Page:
The University of South Dakota added a meal swipe donation program this fall semester to enable students to donate swipes to their peers in need. The university is collaborating with food-service provider, Sodexo, and Swipe Out Hunger on the initiative.
As reported by student publication, The Volante, the Swipe Out Hunger program was built into the university's Sodexo contract and is actively in place across all the South Dakota Board of Regents campuses. Sodexo also offers the initiative at its client campuses nationwide.
At South Dakota, Swipe Out Hunger is administered by the office of the Dean of Students and overseen by the Interim Associate Dean of Students, Kate Fitzgerald.
“Students who are experiencing food insecurity can apply for 10 or 20 swipes in residential dining,” said Fitzgerald in a Volante interview. "If approved, a Swipe Out Hunger meal plan is added to students’ ID card."
Since the Swipe Out Hunger initiative began, South Dakota USD has dispersed 47 meal swipe packages to students in need. Each student is only eligible for the program once per semester.
USD has instituted other programs in the past to help combat food insecurity among its campus community. The university also maintains Charlie’s Cupboard, the USD student food bank. The food bank is open every Thursday and is located on campus. Any student with an active USD ID card is eligible to collect food from the cupboard.
The Massachusetts Institute of Technology is granting alumni access to select campus buildings via a digital or physical alumni MIT ID card. The new policy took effect in October, and adds a host of benefits in addition to building access.
As reported by campus publication, The Tech, the MIT Alumni ID card enables access to non-residential buildings on campus, provides alumni and one guest free entry at the MIT Museum, as well as enables access at the Zesiger Sports and Fitness Center and MIT Libraries.
Alumni can receive their MIT Alumni ID digitally or have a physical card printed. To receive a digital ID, alumni must login to the Tim Tickets mobile app with their university credentials. Once logged in, alumni can activate their mobile ID, which serves as a digital ID card and can be provisioned to a mobile wallet app.
Tim Tickets is a post-covid visitor pass system instituted to control visitor management on campus. The system is used to give temporary access to campus buildings or an MIT event using a visitor pass called a Tim Ticket.
Visitors may use their Tim Ticket to access campus between 6:00 a.m. and 6:00 p.m., seven days a week, with the exception of certain time-restricted buildings. A single Tim Ticket invitation is valid for a period of seven consecutive days.
Alumni can also receive a physical ID card by printing one from self-service card printing kiosks across campus by using a QR code found in their Tim Tickets app.
The university invited MIT community members to participate in a survey on campus access in early October to help MIT examine its policies with respect to building access.
The survey included questions on community preferences and safety concerns for a variety of building access scenarios. The scenarios included 24/7 general public access to all non-residential buildings as well as general public access to all non-residential buildings during limited hours.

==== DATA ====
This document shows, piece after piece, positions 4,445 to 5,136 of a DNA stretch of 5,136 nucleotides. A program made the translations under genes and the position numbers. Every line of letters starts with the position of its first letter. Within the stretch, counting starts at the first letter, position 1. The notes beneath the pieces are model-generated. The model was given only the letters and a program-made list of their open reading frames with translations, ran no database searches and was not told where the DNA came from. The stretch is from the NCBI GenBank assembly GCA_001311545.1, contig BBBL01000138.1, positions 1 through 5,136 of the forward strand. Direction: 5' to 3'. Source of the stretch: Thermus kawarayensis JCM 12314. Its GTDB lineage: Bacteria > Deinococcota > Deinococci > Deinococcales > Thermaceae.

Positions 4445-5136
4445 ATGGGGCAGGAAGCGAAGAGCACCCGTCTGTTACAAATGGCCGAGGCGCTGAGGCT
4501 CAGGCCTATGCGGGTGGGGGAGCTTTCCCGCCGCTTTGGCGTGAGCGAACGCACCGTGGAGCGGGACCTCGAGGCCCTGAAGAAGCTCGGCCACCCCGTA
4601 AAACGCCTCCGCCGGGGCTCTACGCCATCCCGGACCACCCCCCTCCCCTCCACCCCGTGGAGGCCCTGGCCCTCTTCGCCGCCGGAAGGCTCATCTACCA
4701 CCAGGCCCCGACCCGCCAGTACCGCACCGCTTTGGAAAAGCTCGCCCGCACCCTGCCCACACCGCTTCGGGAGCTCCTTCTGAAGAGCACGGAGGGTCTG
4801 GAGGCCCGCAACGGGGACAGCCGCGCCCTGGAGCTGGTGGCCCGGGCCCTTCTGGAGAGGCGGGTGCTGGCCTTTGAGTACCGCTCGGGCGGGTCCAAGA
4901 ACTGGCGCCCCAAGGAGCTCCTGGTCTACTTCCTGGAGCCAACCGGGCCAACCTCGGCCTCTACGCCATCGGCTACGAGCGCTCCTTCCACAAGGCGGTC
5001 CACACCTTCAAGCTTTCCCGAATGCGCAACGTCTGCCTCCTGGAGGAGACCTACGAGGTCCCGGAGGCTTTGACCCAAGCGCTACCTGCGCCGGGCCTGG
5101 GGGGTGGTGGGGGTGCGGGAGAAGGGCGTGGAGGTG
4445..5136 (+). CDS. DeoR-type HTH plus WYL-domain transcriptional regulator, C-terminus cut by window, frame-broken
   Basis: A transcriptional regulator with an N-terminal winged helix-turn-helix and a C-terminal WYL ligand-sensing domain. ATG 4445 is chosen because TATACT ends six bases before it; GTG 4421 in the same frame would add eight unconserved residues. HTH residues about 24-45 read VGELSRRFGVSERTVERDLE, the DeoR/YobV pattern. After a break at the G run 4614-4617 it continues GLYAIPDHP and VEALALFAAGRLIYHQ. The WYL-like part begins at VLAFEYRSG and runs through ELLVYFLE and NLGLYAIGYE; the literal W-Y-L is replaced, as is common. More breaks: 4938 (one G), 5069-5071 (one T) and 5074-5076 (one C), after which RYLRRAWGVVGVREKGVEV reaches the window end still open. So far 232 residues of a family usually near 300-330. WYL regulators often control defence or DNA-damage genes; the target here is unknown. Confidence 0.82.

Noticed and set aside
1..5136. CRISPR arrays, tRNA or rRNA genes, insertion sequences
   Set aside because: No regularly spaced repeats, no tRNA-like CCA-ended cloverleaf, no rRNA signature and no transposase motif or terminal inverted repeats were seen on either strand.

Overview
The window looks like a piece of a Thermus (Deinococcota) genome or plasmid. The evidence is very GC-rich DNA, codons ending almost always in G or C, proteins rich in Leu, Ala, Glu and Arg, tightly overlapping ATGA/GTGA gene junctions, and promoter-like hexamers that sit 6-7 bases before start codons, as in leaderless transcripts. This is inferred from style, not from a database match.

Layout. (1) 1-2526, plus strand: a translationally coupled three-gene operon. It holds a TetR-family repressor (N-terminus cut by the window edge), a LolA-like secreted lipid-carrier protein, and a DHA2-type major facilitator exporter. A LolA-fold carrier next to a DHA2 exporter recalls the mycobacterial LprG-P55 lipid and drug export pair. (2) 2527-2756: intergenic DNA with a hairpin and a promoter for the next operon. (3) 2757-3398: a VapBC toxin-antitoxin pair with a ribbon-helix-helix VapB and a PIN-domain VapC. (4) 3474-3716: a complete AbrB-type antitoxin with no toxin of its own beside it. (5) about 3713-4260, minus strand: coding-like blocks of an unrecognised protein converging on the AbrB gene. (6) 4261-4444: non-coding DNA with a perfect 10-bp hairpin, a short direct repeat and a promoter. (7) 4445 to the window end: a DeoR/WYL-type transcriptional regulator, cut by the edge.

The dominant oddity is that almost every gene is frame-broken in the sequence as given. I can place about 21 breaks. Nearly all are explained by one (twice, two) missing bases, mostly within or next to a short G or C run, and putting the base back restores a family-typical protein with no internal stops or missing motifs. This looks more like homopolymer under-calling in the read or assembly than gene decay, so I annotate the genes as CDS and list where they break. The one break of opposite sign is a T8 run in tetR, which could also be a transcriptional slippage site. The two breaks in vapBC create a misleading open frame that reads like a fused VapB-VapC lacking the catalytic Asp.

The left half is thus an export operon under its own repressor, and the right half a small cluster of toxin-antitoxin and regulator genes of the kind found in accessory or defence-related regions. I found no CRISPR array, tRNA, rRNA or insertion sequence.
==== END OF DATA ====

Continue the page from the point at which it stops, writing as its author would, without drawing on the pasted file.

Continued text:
Building access policies for non-MIT ID holders remain in place, with most campus buildings accessible only with an active MIT ID. Visitors may only enter buildings when escorted by an MIT ID card holder or when using Tim Tickets.
Ball State University is the latest institution to offer robot delivery for food and drinks, with the introduction of Starship. The entire Ball State campus community can leverage the Starship Technologies delivery robots.
According to an official university release, Ball State has deployed a fleet of 24 Starship robots. The autonomous robots will deliver food, snacks, and drinks from a variety of dining locations on campus.
“The Starship robots provide our students, faculty and staff, and campus visitors a safe and effective way to have food delivered to their location,” says Karen Adkins, senior director of auxiliary services for dining, catering, and events. “This will make for a more enjoyable campus experience while saving time for those who use the service.”
Individuals wanting to utilize the robots must download the Starship Food Delivery app in the App Store or Google Play. Once in the app, users can order from their favorite campus dining locations, select a delivery location or drop a pin where they’d like to meet the robot, and have food delivered anywhere on campus.
Other details, including hours of operation and from which dining locations food is available for delivery, will be available in the app.
To use the service, students must first download the Starship Food Delivery app from the App Store or Google Play. You drop a pin on a map selecting where you want to receive your delivery.
Once paid, you can track your robot as it travels along its route. Once the robot arrives, the user is sent an arrival notification, and can use their phone to unlock the robot via the app.
Each Starship order carries a small delivery fee. The robots themselves are equipped with six wheels and obstacle detection using 12 cameras, ultrasonic sensors, and radar. Each robot can deliver the equivalent of three shopping bags of goods.
“We’re excited to expand our services in Indiana,” says Chris Neider, director of business development at Starship Technologies. “Ball State has a very close-knit campus and we think the students will love having the robots become part of their community to make their lives more convenient and probably a little more fun as well with robots!”
Starship provides services to campuses across the country. The robots are zero-emission and have made more than 3.5 million autonomous deliveries and make more than 140,000 road crossings every day.